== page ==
Friday, September 17, 2010

Dogwalk and Wyatt

I repainted my dogwalk with the hope that that would fix some safety issues with it.  Wyatt had 2 or 3 slips, one of them rather frightening.  I had also been wondering why Wyatt was reluctant to do agility at home.  I had not connected it with these dogwalk issues.

I repainted it but it still seemed to be slippery and/or unstable so I was not sure what to do.  I tried Patriot on it and he was had a problem so I decided to take it down rather than repaint (again) and try to make it more stable.  It was the right decision.

One interested thing is that when I took the dogwalk out and replaced it with a tunnel, Wyatt still showed reluctance to go into the area the dogwalk was located.  After 2-3 sessions, that seems to be abating.  Dogs seem to be much more location specific in their learning.  They don't generalize like we do.  In this case, it worked to my favor since he did not become afraid of all dogwalks.  But it has worked the other way too when we had to proof contacts at trials for years! 

Since he seems OK at trials with the dogwalk (still jumps off occasionally), removing it at home seems like a good decision.  I may get a new rubber one at some point.  But not having it there opens up a lot possibilities for distance work and the A-Frame at a distance.  That's much, much more common that the dogwalk in NADAC Chances, which is my major goal right now.  9 more for our NADAC championship.

Just goes to show you that going cheap is counterproductive in the long run.  It did seem to work OK for years though.

Thursday, September 09, 2010

Designer Whippets

There's been a recent controversy about a whippet breed club (American Whippet Club) member who was asked to resign because they purposely bred their purebred whippet to another breed of dog.  I believe this refers to someone who bred one of her dogs to a border collie with the intent of producing "border whippets" who would excel at fly ball.  I do have concerns about the plethora of new designer breeds like Golden Doodles and the like and I think that people should really consider an established breed first.  However, the whippet was itself a "designer breed" at one point in its history.  Also, the American Kennel Club is now letting mixed breed dogs compete in agility, obedience, and rally.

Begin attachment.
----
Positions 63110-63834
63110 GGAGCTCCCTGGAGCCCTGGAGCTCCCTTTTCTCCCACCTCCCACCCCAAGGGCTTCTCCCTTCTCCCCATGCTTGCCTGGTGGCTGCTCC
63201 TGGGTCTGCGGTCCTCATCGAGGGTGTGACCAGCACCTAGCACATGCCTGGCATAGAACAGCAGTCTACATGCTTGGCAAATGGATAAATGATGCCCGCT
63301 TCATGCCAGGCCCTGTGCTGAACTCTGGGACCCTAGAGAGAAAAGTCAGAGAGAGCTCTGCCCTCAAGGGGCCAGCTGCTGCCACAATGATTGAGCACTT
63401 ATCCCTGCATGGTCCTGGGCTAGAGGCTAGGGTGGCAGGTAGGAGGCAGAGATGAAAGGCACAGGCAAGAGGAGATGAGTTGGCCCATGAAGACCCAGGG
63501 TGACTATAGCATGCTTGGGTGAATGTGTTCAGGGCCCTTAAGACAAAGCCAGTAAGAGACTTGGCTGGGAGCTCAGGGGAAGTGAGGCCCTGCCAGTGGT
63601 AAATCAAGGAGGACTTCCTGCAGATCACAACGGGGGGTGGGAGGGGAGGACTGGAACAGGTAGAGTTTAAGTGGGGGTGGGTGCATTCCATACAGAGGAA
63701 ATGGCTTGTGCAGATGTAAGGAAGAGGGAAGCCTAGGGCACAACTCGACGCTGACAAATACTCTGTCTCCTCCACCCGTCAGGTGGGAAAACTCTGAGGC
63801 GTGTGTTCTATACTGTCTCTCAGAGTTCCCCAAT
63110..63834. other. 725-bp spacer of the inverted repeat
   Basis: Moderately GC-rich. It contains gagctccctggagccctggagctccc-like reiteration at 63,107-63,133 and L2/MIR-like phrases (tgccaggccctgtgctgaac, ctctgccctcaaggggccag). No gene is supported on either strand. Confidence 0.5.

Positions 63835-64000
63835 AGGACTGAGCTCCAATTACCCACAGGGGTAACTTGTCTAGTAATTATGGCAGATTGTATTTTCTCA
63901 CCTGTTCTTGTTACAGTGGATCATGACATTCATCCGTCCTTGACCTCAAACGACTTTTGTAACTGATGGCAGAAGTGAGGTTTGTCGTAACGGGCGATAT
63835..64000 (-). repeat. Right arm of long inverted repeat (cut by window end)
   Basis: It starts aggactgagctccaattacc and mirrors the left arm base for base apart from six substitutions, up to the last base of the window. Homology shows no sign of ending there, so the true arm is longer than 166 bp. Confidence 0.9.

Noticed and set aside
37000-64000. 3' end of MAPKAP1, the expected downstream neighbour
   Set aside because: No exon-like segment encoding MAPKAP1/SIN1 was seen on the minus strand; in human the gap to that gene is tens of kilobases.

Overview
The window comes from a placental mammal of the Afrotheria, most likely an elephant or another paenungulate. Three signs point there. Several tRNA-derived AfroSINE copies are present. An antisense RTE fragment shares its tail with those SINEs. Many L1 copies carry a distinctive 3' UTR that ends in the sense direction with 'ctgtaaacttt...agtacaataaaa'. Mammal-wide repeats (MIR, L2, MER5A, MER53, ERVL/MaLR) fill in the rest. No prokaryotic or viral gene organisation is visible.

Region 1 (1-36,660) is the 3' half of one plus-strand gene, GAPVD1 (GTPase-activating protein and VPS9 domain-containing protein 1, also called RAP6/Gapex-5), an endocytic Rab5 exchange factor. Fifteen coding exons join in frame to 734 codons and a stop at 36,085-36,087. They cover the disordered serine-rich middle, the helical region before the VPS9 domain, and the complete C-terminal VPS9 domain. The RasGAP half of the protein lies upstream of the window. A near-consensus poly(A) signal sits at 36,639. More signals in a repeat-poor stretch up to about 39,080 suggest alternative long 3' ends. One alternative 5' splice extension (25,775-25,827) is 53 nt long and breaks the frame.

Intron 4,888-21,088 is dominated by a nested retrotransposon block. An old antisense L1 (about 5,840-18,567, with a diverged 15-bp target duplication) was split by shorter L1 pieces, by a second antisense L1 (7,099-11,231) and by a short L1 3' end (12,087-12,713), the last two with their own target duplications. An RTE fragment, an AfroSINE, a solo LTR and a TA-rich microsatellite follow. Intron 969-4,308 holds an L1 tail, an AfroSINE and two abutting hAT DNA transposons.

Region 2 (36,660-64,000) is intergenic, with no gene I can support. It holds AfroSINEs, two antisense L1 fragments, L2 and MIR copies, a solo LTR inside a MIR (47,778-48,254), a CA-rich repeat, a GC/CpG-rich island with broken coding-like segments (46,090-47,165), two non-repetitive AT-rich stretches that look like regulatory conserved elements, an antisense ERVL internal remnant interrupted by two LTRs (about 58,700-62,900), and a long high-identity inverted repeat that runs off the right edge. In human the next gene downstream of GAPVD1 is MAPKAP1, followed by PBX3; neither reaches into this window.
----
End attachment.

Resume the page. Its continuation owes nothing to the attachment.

Good breeding is the most important thing, which includes health testing, temperament testing, having good homes lined up, and being willing to take back dogs.  In this case, this was all done. This has been a major concern of mine with some of the designer dog breeders cropping up.  Established breeders don't always so all these things either.  Unfortunately, a lot of people believe mistakenly believe that purebred dogs are inherent less healthy.  I've always thought it was about the health testing though certain do have issues, they can largely be dealt with by testing the parent dogs. 

So while I do have concerns about all the new designer breeds, I think the breed clubs should focus on promoting and improving their established breed and not trying to police people who, for better or worse, are experimenting with mixing breeds as long as these people don't claim they are whippets.   Breed clubs have plenty of work to do improving purebred dogs.  [I think established breed is actually a better term than purebred dog.]

Monday, September 06, 2010

For Best Results, Leave Your Dog All Day

We were running late from my parent's house yesterday leaving Wyatt and Patriot home alone for the afternoon until 9 PM, which is something we don't usually do.  We called a neighbor to let them out and feed them.  They were so happy to see us, especially Patriot.  When we did some obedience late that night, Patriot was super motivated, much more than usual.  Makes me wonder if I should do less warmup and hanging out with the dogs at the trial and the few days before.